Surely government environment agencies have something to say about this? Unfortunately, the US EPA views the voluntary RECs market as a means of (eventually) driving extra renewable supply, and doesn’t have the integrity of greenhouse gas accounting on its radar. Effectively, credible greenhouse gas accounting is being thrown overboard for the sake of a well-intentioned, but unlikely to be fulfilled, renewables policy. Similarly in the UK, Defra is currently proposing to weaken its existing guidance on scope 2 reporting, citing the justificatory fig leaf of supporting the voluntary market for renewable power.
The reality is that voluntary demand is vastly exceeded by existing renewable supply, and would need to increase dramatically in order to reach that supply threshold and begin to nudge a small change in renewable capacity. That’s a lot of misreported electricity emissions in the meantime, if we reach the threshold at all. On top of that, if demand reaches the existing supply threshold, RECs will have to start reflecting the true marginal cost of causing extra renewable generation – and the spike in price could well mean that interest in RECs would wither just at the point when they might actually do something!
One may wonder “Does any of this really matter – is it so bad if companies pretend their electricity emissions are zero when really they’re not?”. Here are a few reasons for thinking this is important:
- There is the risk of a backlash against the companies that are making bogus low-carbon claims, including those who bought RECs or other green tariff electricity in good faith.
- There is also likely to be increased scepticism about corporate action on climate change more generally, and the credibility of standard setting bodies such as the Greenhouse Gas Protocol.
- Perhaps most importantly, if a company’s greenhouse gas accounts say that emissions from its electricity consumption are “zero tCO2” then the company (and other stakeholders) will think that no further action is required – what further improvement could be made on emissions that are apparently already zero? Ultimately, Enron-style accounts are bad for communicating, managing and reducing actual emissions – because they don’t tell you what actual emissions are.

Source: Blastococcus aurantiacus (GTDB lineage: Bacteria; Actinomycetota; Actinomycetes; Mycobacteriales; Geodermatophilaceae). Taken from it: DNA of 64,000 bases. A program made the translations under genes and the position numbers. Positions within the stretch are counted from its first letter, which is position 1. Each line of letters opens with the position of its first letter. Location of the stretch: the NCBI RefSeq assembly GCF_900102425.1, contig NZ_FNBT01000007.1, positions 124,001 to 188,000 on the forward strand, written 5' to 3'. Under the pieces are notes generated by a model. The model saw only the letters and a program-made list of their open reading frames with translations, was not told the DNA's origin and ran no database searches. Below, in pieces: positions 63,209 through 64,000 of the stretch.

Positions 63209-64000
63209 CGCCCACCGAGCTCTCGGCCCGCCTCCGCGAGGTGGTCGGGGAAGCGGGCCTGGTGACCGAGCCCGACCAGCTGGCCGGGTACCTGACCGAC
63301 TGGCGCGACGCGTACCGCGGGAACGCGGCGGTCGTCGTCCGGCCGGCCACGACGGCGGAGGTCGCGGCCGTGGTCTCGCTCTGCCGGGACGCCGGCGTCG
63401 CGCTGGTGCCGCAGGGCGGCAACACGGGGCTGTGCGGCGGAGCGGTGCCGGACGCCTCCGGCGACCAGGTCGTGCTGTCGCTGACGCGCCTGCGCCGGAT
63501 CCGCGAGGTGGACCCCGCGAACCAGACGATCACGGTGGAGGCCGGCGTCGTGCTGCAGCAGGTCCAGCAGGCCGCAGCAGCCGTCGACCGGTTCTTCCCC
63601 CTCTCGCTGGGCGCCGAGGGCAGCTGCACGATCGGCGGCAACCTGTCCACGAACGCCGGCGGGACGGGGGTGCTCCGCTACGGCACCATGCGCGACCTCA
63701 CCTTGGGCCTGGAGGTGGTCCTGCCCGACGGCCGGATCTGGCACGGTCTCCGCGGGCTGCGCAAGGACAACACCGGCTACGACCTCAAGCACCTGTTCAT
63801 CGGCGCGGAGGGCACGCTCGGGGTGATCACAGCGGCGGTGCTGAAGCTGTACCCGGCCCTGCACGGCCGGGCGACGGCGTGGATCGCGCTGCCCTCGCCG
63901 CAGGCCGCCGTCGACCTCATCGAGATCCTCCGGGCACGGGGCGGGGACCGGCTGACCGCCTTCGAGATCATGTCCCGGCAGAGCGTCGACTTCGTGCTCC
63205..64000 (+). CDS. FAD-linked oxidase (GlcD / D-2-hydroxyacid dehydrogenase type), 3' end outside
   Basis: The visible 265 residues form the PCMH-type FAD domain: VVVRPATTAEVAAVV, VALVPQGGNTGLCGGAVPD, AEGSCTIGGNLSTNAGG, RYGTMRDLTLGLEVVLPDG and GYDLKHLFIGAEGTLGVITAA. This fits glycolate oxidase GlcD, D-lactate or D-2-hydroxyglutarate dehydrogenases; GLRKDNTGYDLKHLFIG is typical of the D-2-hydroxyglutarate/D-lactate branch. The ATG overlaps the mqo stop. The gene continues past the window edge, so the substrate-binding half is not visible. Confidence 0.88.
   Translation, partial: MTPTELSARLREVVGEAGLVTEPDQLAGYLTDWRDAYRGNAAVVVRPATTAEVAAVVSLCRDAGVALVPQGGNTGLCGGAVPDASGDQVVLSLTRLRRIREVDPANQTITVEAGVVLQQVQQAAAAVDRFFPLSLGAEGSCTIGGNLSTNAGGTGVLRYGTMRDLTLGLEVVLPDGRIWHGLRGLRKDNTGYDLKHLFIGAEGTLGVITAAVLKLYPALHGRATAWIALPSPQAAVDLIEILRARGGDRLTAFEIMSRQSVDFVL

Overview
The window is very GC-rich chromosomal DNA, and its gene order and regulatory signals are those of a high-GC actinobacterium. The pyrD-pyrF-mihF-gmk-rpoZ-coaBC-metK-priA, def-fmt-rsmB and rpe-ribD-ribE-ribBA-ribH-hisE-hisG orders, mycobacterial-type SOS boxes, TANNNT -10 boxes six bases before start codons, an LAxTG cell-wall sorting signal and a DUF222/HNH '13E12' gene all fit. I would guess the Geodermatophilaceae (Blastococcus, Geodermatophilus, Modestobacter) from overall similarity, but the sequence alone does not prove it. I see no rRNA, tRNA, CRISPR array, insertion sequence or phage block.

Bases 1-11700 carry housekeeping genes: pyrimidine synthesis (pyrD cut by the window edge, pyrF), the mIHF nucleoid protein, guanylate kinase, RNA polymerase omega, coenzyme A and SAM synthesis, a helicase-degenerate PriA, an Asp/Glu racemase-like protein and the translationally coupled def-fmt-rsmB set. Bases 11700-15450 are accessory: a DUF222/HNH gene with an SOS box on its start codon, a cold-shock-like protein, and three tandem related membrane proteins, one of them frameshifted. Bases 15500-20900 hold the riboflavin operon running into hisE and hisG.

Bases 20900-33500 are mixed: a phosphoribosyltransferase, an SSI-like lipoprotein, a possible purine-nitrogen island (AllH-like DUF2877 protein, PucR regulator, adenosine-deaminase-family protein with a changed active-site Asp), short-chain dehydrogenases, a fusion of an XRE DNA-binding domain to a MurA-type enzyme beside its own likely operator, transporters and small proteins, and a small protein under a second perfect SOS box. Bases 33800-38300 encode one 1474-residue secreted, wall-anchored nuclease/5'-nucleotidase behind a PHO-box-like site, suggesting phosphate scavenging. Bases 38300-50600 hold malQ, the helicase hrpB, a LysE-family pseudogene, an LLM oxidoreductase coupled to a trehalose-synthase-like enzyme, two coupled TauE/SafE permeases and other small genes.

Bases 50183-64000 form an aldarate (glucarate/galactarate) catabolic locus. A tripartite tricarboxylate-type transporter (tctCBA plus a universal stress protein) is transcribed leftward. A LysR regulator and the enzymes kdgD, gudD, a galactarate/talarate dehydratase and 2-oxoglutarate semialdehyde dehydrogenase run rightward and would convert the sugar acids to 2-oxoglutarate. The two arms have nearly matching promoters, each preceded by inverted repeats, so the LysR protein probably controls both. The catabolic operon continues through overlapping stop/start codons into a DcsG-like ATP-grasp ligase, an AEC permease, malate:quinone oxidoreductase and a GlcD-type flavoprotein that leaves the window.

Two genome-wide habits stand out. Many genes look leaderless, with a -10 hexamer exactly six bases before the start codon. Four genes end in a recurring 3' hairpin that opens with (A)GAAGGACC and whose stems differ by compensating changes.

Time for REC-consideration
Despite these real dangers, the attraction of windfall profits and cheap (but illusory) greenhouse gas reductions appears to keep the accounting trick alive. The issue was seemingly resolved back in 2008 when the then UK Environment Minister, Hilary Benn, stated “…best practice is expected to be for businesses to use a grid average rate – average rate of carbon emissions associated with electricity transmitted on the national grid – unless their supplier can prove the carbon benefits are additional”. But six years on, the RECs conjuring trick is more popular than ever, with annual misreported electricity consumption found to be nearing 50 million MWhs in the US alone.
If all this talk of RECs has given you that horrible sinking feeling, there are ways to help plug the holes in the reporting system:
- endorse an open letter to the Greenhouse Gas Protocol pointing out the problem:;
- email Defra to highlight the issue (you could try using their online consultation form but the only option is to agree with the proposed changes! I’ve heard of “debate framing”, but surely there is an ombudsman who should look into this?); and
- respond to the Greenhouse Gas Protocol’s forthcoming consultation on the guidance.